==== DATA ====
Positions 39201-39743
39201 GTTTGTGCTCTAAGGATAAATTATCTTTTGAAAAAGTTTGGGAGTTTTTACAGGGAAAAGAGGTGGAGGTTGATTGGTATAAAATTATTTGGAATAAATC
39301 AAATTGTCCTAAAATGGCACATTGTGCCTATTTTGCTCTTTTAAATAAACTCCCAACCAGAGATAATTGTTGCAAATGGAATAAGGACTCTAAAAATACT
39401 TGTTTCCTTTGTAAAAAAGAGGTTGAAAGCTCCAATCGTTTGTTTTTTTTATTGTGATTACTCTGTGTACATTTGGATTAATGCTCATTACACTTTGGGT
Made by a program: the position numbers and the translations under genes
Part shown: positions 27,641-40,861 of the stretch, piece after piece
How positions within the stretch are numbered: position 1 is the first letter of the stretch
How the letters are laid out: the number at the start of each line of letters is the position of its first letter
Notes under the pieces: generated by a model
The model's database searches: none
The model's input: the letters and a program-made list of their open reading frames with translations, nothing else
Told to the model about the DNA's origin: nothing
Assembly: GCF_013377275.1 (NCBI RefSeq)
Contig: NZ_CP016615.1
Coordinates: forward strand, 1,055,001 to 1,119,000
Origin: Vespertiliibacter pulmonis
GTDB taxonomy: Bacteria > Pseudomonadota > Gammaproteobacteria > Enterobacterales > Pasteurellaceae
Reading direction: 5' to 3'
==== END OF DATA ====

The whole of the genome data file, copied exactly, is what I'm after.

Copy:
Positions 39201-39743
39201 GTTTGTGCTCTAAGGATAAATTATCTTTTGAAAAAGTTTGGGAGTTTTTACAGGGAAAAGAGGTGGAGGTTGATTGGTATAAAATTATTTGGAATAAATC
39301 AAATTGTCCTAAAATGGCACATTGTGCCTATTTTGCTCTTTTAAATAAACTCCCAACCAGAGATAATTGTTGCAAATGGAATAAGGACTCTAAAAATACT
39401 TGTTTCCTTTGTAAAAAAGAGGTTGAAAGCTCCAATCGTTTGTTTTTTTTATTGTGATTACTCTGTGTACATTTGGATTAATGCTCATTACACTTTGGGT
Made by a program: the position numbers and the translations under genes
Part shown: positions 27,641-40,861 of the stretch, piece after piece
How positions within the stretch are numbered: position 1 is the first letter of the stretch
How the letters are laid out: the number at the start of each line of letters is the position of its first letter
Notes under the pieces: generated by a model
The model's database searches: none
The model's input: the letters and a program-made list of their open reading frames with translations, nothing else
Told to the model about the DNA's origin: nothing
Assembly: GCF_013377275.1 (NCBI RefSeq)
Contig: NZ_CP016615.1
Coordinates: forward strand, 1,055,001 to 1,119,000
Origin: Vespertiliibacter pulmonis
GTDB taxonomy: Bacteria > Pseudomonadota > Gammaproteobacteria > Enterobacterales > Pasteurellaceae
Reading direction: 5' to 3'